A. At iRobot, we design practical robots that help people. For example, the iRobot PackBot robot being used worldwide, especially in Iraq and Afghanistan, has changed the way our soldiers deal with explosive devices.  These robots are credited with saving many lives in the process. The iRobot Roomba Vacuuming Robot is also giving people more time to devote to other aspects of their lives. And ultimately home robots will allow our elderly to live independently longer.

Q. In an old US cartoon the Jetsons, robotics played a much larger role in people?s homes and working lives. Why don?t you think the Jetsons? lifestyle has become more of a reality today? Or has it? Why?

A. The challenge is we cannot afford to build a robot as capable as Rosie at the current time, and I think doing so is a long way off. We will see teams of affordable single-purpose robots tackling problems ? perhaps all controlled by a single Human Interface Robot.

Q. How far have robotics in the home come since the 1980s and can you give me an example of a recent development in robotics technology that may change the way we live?

A. Robots have progressed from being a dream to being a practical reality. It is as significant a change as they come. From a technological standpoint, the increases of power and decreases in cost of highly integrated micro-controllers have enabled practical robots to be simple to use and effective in their tasks. Emerging technologies like WiMax will allow the physical avatars I?ve described above to become reality as well.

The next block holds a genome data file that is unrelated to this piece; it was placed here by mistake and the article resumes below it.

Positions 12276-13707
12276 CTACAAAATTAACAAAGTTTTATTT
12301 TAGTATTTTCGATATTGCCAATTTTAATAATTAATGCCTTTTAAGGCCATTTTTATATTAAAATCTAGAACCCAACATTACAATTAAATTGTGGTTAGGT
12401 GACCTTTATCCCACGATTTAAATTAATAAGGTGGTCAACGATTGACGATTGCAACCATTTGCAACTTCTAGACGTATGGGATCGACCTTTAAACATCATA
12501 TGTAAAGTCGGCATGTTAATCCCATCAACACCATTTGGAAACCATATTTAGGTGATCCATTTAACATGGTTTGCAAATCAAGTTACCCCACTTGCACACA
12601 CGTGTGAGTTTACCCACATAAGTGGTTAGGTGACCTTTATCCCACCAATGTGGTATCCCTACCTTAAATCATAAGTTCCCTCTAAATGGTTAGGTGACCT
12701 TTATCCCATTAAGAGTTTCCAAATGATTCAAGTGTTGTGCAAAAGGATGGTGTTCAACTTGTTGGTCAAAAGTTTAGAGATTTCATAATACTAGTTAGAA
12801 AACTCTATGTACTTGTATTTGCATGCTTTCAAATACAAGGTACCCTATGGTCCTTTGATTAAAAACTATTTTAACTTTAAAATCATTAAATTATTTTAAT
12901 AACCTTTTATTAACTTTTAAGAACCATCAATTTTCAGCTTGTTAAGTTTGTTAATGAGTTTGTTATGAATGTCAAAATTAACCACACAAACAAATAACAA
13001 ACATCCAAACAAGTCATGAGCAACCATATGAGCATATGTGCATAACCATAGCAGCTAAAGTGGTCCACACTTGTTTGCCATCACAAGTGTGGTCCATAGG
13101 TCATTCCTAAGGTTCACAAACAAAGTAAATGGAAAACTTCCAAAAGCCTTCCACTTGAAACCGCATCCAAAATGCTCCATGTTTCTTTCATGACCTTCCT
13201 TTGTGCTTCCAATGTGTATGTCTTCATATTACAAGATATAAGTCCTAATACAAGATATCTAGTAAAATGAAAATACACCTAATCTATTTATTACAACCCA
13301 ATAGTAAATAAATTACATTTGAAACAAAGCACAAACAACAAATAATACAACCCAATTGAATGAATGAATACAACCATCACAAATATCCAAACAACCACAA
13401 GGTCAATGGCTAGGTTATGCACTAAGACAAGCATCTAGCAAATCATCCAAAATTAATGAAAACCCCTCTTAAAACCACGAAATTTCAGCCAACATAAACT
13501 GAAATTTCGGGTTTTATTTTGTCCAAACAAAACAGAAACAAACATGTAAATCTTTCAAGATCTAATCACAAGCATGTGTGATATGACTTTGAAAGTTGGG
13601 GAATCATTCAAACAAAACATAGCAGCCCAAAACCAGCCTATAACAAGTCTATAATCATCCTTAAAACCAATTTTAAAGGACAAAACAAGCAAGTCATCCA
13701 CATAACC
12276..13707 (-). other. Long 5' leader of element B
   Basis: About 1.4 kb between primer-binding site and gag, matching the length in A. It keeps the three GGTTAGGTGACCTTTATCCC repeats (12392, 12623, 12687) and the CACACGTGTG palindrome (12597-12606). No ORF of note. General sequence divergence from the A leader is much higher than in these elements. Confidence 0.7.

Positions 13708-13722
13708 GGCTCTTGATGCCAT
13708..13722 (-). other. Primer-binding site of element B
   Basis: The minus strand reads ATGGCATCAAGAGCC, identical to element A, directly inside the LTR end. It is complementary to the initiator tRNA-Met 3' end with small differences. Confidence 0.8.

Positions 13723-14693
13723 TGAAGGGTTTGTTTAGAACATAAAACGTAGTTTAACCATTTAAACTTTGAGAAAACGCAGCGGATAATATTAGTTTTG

Q. How much is the robotics industry valued at today: in the US/ worldwide? In what areas of society are robotics having the most impact and why?

A. According to Future Horizon, the worldwide robotics market will be about $40 billion by 2010. I believe the most impact is in manufacturing, military and domestic cleaning markets because that is where manufacturers have found ways of making robots that deliver more value than they cost.

Q. What other human tasks do you think robots will be used for in the next 20 years and why?

A. Robots will take on a more prominent role in our lives in the next 20 years. In fact, within a decade, I think we?ll all use some kind of robot on a daily basis, whether it is at home, at work or both. Practical and cost effective robots will continue to simplify our lives by performing routine tasks, such as home maintenance. Robots will also be used increasingly in health care ? to dispense medicine and let the elderly live independently longer, for example.